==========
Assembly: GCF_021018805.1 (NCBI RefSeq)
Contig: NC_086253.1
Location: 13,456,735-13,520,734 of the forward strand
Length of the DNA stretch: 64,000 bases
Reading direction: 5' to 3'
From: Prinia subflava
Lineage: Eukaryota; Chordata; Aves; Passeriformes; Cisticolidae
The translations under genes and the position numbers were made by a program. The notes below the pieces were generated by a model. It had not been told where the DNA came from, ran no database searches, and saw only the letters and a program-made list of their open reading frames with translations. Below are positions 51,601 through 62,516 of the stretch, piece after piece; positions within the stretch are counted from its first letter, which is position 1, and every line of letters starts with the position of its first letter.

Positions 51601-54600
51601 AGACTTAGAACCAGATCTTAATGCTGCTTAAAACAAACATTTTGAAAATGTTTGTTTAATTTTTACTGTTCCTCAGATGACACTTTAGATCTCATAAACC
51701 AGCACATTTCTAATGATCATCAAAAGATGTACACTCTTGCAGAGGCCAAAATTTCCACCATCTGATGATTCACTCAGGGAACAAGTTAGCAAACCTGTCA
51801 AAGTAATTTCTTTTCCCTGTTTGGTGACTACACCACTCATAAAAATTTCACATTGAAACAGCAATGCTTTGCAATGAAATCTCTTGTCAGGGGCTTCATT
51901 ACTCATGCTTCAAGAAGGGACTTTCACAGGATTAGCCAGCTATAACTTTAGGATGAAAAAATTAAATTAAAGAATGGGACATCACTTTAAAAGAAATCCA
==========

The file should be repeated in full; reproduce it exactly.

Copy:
Assembly: GCF_021018805.1 (NCBI RefSeq)
Contig: NC_086253.1
Location: 13,456,735-13,520,734 of the forward strand
Length of the DNA stretch: 64,000 bases
Reading direction: 5' to 3'
From: Prinia subflava
Lineage: Eukaryota; Chordata; Aves; Passeriformes; Cisticolidae
The translations under genes and the position numbers were made by a program. The notes below the pieces were generated by a model. It had not been told where the DNA came from, ran no database searches, and saw only the letters and a program-made list of their open reading frames with translations. Below are positions 51,601 through 62,516 of the stretch, piece after piece; positions within the stretch are counted from its first letter, which is position 1, and every line of letters starts with the position of its first letter.

Positions 51601-54600
51601 AGACTTAGAACCAGATCTTAATGCTGCTTAAAACAAACATTTTGAAAATGTTTGTTTAATTTTTACTGTTCCTCAGATGACACTTTAGATCTCATAAACC
51701 AGCACATTTCTAATGATCATCAAAAGATGTACACTCTTGCAGAGGCCAAAATTTCCACCATCTGATGATTCACTCAGGGAACAAGTTAGCAAACCTGTCA
51801 AAGTAATTTCTTTTCCCTGTTTGGTGACTACACCACTCATAAAAATTTCACATTGAAACAGCAATGCTTTGCAATGAAATCTCTTGTCAGGGGCTTCATT
51901 ACTCATGCTTCAAGAAGGGACTTTCACAGGATTAGCCAGCTATAACTTTAGGATGAAAAAATTAAATTAAAGAATGGGACATCACTTTAAAAGAAATCCA